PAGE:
Thursday, February 6, 2014

The Tulse Luper Suitcases Part 3: From Sark to Finish (2004): Writers are corrupt

The Tulse Luper Suitcases Part 3: From Sark to Finish (2004)
dir: Peter Greenaway

In the previous 2 movies, Greenaway has taken the time to explore each stop of Tulse Luper's episodic life. He would spend 40 minutes on each station, and linger on each stage to explore the themes each episode reveals. But, for a reason I haven't entirely fathomed yet, Greenaway turns up the pacing in Part 3, rushing through the final 10 episodes in one 2 hour blast. Some of these episodes seem to be 2 minutes in length, while he spends an extraordinary amount of time both on Sark, and near a border between the East and West that developed in Europe.

After Tulse Luper's escape from Northern France, he finds himself on a coast on the island of Sark, which is just outside of Normandy. On Sark, he develops himself as a writer, writing stories on the cliffs of the beach in which he is now trapped. There he is visited by three sisters, each of which lust after him, and then decide that none can have him.

Sark itself, is an island that belongs to Guernsey, a British dependency off the coast of France, which also has its own parliament. This is an island that is 2.1 sqmi in area, and also has a population of 600.  This island exists. And, from 1940-1945, it was occupied by the Germans during World War II. But, unlike other significant locations, Greenaway doesn't even explain what Sark is.

Greenaway's focus on storytelling, and the three sisters, explores the difference between Parts 1 and 2, and Part 3. Part 3 begins to explore the sick rotting interior of the writer. Its an attempt to focus on both propaganda and the dangers of fiction. The rivers of Europe were beginning to fill with corpses, as World War II was coming to a close. The Nazis, believing they were doing the right thing, were killing the corrupt (Jews, homosexuals, dissidents, etc) in 3s. They would tie them up, and kill two of them, then throw them into a river to let the third drown. At least, in Greenaway's world.

Finally, Tulse ended up at a border between the west and the east, as a prisoner (as usual). There, he was forced to write 1001 stories for the guard's wife, whom he was also schtupping in order to give her a child. Eventually, many of the still surviving characters end up at this gate, in an attempt to get him across. And, in the end, he makes it.

Ultimately, in the final episode, we discover this whole 3 movie epic is actually an in-movie fiction. Tulse Luper actually dies in Episode 1, and the other episodes have been a fictional character created by that friend mentioned in the beginning, Martino Knockavelli. Sure, Martino would pop up periodically to involve himself, but the whole movie is a fiction within a fiction.

Greenaway, by exposing this whole history, and pseudo-documentary, to be a complete meta-fiction, is engaging in a conversation about the corruption of documentaries, as well as the corruption of the screen, and the corruption of writers in general. He focused much of this part on Luper's writing, including his 1001 fictions, and his cliff writing, but Luper didn't exist, and those stories were actually the fiction of Knockavelli. As such, the documentaries are the works of the victors, and the ruling class.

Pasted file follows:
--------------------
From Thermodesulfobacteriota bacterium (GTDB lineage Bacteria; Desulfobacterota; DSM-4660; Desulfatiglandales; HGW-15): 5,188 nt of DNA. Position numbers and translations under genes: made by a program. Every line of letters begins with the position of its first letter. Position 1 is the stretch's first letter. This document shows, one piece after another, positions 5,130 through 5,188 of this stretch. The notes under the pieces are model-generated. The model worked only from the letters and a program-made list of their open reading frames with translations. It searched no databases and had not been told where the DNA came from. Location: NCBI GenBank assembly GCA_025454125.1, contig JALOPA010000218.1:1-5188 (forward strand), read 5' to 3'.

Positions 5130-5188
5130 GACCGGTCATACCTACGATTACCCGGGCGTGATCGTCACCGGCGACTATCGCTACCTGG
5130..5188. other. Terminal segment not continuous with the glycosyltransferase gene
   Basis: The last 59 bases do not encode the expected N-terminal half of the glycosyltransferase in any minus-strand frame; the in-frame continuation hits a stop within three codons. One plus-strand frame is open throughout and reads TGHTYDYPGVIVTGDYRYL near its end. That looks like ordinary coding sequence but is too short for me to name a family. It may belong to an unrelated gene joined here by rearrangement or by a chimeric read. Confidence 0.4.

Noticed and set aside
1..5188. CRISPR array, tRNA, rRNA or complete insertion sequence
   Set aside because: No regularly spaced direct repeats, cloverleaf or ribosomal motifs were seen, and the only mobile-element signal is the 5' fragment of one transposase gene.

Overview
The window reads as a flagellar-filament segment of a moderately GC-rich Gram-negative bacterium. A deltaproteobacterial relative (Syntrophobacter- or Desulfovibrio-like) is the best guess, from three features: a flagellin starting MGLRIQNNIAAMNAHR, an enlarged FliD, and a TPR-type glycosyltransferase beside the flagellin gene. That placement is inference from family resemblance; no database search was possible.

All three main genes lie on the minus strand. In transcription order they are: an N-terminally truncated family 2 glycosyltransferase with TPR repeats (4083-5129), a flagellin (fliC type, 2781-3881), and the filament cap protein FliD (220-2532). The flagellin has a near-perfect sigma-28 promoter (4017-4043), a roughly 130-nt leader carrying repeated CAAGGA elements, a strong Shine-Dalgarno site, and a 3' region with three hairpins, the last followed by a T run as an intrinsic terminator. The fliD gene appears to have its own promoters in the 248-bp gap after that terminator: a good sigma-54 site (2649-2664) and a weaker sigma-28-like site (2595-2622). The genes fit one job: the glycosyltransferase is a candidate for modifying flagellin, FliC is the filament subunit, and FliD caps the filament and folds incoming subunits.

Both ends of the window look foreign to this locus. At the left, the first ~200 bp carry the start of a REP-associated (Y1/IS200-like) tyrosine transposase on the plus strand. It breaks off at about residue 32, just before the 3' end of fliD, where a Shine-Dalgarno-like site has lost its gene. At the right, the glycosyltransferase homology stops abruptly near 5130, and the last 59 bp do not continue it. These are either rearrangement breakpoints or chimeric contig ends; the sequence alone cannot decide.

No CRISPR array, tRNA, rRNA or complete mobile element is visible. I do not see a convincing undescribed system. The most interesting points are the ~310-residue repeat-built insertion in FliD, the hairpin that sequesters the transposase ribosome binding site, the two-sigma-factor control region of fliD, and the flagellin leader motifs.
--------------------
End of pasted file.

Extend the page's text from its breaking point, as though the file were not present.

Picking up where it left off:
Part 3 completely rewrites the understanding of Parts 1 and 2, which had been hinted at by the out-of-time Moutessiers in Part 2. And the unverifiable Mormons of Part 1. Greenaway is having a lark, and playing a game, which is in line with the cinema he engages in. He exposes trappings, boredom and also tries to subvert our expectations at every turn. After a 6 hour investment, we don't expect that our whole story has been a lie by Greenaway.

How does the audience deal with this information? What are we supposed to do with this/ Is it all a complete lark, as it seemed to be in The Holy Mountain? Is Greenaway making a gigantic F for Fake that kind of fails because of its sheer scope before you get to the punchline? Was this perfected in his Rembrandt's J'Accuse? The main takeaway I got from this whole windup is don't believe anything. Don't believe what's been constructed. Don't believe the fictions. Don't believe the victor-written histories. Don't believe the loser-written histories. Everything is false. The very act of writing is a corrupting act.

Does that make this watchable? Worth it? Is it a lesson we need repeated? Is that even the lesson? Greenaway's movies cause us to ask so many questions, it is totally fascinating for me to watch, but is probably an exercise in frustration to the usual audience, who probably could use the lesson most.

No comments:

Post a Comment